Another term introduced (to me) by the panel is “digital exclusion”, an attempted reframing of “digital divide”. I expect this term to gain far more traction than Ethnorati. The nice thing about “exclusion” is that it can’t be “bridged” merely by obtaining net access; rather power structures must change, as the power structures represented on the net are more or less the same as those represented off the net. So the lingo has great staying power and does excellent worldview fitting.

Digital ethnorati almost by definition are part of power networks (again, wired doesn’t just mean digital) — so how can the digitally (and otherwise) excluded connect or grow their own? In small part by learning to podcast and acquiring other “21st century skills.”

I drifted during the part of the panel presented by a representative of the “Center for 21st Century Skills” and a few high school students who participate in the program, until one of the students, videoconferenced in from Brazil, apparently started crying. I gather that student could no longer participate in the program because she had been deported from the U.S. Now there’s exclusion.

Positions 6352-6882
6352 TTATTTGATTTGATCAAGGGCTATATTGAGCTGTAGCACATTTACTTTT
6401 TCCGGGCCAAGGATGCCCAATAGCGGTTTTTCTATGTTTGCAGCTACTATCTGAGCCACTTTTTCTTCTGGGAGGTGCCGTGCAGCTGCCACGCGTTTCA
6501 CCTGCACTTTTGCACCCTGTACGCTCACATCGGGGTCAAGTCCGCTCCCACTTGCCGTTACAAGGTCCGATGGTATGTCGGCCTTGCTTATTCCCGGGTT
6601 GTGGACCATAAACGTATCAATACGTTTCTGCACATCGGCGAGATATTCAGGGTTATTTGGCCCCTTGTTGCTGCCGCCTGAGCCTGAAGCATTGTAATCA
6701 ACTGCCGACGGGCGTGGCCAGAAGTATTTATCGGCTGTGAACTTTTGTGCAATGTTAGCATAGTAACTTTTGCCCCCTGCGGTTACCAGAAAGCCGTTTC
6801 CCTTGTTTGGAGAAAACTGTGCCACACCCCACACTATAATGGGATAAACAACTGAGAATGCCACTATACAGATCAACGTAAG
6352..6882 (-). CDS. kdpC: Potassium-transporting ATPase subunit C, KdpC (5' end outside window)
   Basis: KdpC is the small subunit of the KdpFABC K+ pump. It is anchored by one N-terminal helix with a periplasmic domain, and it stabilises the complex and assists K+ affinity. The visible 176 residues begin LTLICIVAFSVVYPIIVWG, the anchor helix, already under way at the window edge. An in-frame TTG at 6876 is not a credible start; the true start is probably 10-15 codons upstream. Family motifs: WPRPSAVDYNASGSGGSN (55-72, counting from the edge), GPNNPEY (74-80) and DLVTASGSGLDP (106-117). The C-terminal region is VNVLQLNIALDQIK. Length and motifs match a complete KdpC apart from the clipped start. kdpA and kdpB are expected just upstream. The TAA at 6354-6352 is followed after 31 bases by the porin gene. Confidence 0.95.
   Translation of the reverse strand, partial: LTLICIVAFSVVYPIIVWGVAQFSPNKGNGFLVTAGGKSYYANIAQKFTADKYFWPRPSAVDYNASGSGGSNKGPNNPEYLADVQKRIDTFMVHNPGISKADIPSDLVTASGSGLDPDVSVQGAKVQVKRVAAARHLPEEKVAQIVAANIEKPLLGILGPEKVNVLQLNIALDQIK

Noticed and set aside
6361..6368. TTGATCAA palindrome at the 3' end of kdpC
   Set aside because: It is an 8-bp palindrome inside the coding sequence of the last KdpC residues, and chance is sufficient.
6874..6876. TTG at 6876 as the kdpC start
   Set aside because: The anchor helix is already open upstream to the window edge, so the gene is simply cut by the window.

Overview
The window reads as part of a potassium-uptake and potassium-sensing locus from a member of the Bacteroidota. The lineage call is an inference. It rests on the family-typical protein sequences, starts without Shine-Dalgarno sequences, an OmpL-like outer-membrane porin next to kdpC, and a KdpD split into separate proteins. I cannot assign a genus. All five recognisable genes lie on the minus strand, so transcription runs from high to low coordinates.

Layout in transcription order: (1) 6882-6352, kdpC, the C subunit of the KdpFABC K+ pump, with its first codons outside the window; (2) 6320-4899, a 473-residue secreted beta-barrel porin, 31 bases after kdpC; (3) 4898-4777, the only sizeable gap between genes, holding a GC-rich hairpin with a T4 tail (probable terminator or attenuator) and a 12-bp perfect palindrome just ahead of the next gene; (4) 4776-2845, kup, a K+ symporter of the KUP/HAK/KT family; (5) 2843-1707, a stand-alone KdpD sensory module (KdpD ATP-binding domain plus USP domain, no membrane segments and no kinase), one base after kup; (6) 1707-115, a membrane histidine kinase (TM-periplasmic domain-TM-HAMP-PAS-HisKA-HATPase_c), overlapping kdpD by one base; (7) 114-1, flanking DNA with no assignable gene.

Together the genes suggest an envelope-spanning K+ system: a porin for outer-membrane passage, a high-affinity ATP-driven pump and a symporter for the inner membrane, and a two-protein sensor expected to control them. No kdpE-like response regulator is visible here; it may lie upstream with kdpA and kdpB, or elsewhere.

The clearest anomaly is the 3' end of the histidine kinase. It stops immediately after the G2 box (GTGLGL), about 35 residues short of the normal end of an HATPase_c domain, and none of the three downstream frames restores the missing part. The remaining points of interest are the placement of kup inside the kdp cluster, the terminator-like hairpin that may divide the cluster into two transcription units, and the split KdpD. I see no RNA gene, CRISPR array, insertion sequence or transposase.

SXSW: Some aggregate figures behind some web apps

Friday, March 16th, 2007

Monday morning’s Barenaked App: The Figures Behind the Top Web Apps featured representatives of five companies that run five or so web apps, but not “the top web apps” by any form of wild exaggeration.

I’ll give you an overview of the overview: The five apps cost (in terms of money spent anyway) to build ranged from $20k to $200k and monthly ongoing costs range from $3k to $150k.

You could read the slides for a bit more detail, but you’d miss out on the folk wisdom dispensed. Guess you’ll have to wait for the podcast.

SXSW: JavaScript everywhere

Sunday, March 11th, 2007

The Future of JavaScript ran through almost all of the new features in JavaScript 1.7, all of which are nice for programmers but probably won’t be widely used on the public web for a long time (until use of browsers that don’t support JavaScript 1.7 is negligible).

However is being used lots of places now apart from web browsers and giving JS features programmers expect places it well to be the default glue and application language for the next decade on the web, desktop and the server. Where is server side JavaScript? from July 2005 continues to be one of the most viewed posts on this blog. Many people are thinking along these lines, including the first Q&A for this session.